By Ron Unger, LCSW
It’s now widely known that a good relationship between helper and person to be helped is one of the very most important factors determining the outcome from many different types of mental health treatment.
But when people are in an extreme state such as the kind we call “psychosis,” forming a good relationship is not an easy thing to do.
And unfortunately, the typical interaction between professionals and clients seen as psychotic in our current mental health system has characteristics which make a positive human relationship almost impossible. To start with, rather than starting from a place of equality, where two people negotiate to see each other and to define reality, the professional holds onto a position of assumed superiority and declares himself or herself as able to define both the other person and the overall nature of reality, without any need to reconcile that view with the viewpoint of the “psychotic” person. This makes sense within the standard paradigm, as once a person’s mental process is defined as “psychotic” it is understood to be determined by illness, and to be senseless, with nothing of any value to offer.
While taking this position allows to professional to feel comfortably secure and affirms the professional’s “grip on reality,” the person defined as psychotic now feels forced to choose between either digging in and insisting on the validity of his or her own experience (and so appearing to the professional as “lacking insight into their illness”) or joining with the professional in defining their own experience and mental process as invalid and sick, and in attempting to suppress it.
Unfortunately, it typically doesn’t work very well for people to define their own mental process as invalid or sick or psychotic: this is likely to set off what Eleanor Longden calls a “psychic civil war” where the person attempts to suppress aspects of their own mental process, which in turn fight back: this fighting can intensify distress and can last a lifetime if no resolution is found, if no peacemaking is attempted.
In other words, when we define people as definitely mentally ill, or “psychotic” in a way that has no possible redeeming value, we frame things such that the only way a person can form a good relationship with us is to turn against significant parts of themselves and of their own process.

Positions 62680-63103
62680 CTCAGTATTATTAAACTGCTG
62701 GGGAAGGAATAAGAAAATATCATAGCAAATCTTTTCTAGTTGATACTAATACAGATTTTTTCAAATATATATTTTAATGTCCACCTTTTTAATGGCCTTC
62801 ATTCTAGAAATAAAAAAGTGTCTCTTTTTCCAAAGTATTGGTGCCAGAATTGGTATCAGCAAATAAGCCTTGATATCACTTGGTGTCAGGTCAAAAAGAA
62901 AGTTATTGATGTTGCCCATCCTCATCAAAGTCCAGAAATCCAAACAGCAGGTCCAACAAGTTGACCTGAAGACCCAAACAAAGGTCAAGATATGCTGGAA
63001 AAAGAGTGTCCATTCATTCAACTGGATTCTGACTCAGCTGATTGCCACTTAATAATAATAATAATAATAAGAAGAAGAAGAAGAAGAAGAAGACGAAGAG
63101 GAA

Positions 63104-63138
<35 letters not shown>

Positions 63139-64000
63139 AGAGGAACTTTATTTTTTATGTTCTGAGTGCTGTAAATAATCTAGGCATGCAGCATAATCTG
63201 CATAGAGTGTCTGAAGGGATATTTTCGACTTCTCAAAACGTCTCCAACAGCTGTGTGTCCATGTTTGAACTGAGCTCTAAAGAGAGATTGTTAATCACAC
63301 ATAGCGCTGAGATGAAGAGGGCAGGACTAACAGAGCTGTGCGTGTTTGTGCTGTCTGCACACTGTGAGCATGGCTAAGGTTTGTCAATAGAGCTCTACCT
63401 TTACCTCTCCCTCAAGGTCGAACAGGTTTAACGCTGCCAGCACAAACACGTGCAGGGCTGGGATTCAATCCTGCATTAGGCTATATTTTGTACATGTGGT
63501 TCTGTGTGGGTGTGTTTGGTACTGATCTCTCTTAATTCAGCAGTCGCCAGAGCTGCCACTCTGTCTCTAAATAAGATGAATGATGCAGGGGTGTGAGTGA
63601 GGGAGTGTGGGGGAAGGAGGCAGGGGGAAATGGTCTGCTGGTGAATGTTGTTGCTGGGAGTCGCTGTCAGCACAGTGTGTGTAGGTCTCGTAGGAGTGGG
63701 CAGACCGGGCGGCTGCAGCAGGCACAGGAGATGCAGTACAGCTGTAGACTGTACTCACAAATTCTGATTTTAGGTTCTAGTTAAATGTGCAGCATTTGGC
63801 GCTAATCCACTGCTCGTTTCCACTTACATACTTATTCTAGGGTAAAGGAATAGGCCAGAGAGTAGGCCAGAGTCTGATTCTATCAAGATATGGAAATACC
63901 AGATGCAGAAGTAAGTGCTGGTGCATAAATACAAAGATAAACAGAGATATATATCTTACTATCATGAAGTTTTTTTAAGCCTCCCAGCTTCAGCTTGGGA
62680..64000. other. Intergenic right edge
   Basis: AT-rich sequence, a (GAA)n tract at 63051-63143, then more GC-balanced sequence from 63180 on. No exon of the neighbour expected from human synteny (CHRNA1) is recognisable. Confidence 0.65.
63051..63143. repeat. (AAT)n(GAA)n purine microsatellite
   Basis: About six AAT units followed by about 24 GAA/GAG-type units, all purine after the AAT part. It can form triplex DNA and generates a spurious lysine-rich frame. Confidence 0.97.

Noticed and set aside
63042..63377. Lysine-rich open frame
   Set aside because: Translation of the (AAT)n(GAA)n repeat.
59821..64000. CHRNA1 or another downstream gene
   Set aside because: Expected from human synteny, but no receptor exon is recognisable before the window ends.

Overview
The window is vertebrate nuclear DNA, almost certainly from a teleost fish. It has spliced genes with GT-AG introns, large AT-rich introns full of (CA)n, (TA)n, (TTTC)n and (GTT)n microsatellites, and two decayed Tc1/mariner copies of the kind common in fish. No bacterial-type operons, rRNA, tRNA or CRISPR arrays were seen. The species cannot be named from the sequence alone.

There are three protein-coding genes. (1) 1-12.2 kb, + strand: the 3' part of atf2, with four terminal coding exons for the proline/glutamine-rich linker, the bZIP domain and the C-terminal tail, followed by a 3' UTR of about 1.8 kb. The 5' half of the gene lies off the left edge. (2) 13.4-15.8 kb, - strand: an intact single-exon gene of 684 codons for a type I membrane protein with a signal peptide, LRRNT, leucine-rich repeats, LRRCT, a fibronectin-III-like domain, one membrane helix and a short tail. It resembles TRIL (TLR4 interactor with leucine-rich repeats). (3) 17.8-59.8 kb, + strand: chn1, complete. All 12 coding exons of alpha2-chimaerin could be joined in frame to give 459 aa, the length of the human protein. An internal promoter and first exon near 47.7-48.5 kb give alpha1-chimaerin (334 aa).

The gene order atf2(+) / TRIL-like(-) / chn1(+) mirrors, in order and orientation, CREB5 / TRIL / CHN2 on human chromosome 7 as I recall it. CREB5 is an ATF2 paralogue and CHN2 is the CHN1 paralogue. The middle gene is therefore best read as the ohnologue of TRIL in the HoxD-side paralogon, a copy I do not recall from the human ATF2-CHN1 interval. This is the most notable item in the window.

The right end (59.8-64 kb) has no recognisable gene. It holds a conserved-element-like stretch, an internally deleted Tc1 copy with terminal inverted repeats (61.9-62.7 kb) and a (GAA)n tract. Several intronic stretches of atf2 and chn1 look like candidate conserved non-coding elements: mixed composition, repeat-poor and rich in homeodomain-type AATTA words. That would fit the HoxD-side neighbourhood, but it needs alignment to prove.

Under such circumstances, true dialogue, in which the experience of the professional meets the full experience of the other, is impossible. It is only when we professionals accept and communicate the uncertainty of our own position, which includes uncertainty about what truly is “illness” or “psychosis,” that we can engage people in conversations which are sufficiently non-polarized as to allow exploring options for mutual improved understanding and perhaps mutual recovery from our difficulties and misunderstandings.
Professionals of course gain their identity by virtue of being defined as “knowing something” and so it can be quite difficult for them to imagine that their “knowledge” may be incorrect! Yet without being able to imagine this possibility, professionals become incompetent at really dialoging with people in extreme states about their experiences and understandings.
What we call “psychosis” often involves the radical rejection or dropping away of established ways of making sense, and then experimentation with often unconsciously produced alternative ways of making sense. If we look at the natural history of madness, we see this can lead to both disaster and to the emergence of new visions that can be helpful or even possibly “save the world” as Paris Williams recently proposed. Learning how to stay with the uncertainty can also lead to a mystical or transcendent state, as I’ve written about in an earlier article “Distinguishing Mysticism from Psychosis: Is That the Wrong Idea?” In that article, I touched on how it was my own discovery of how to be radically uncertain about both what I and what others claimed to know that allowed me to find balance in relationship to my own extreme process and perspectives that I experienced as a young man.
So is it possible for professionals and other helpers learn to take a position of radical uncertainty, while also continuing to be curious and to be continually learning and avoiding being so uncertain that they are simply ignorant?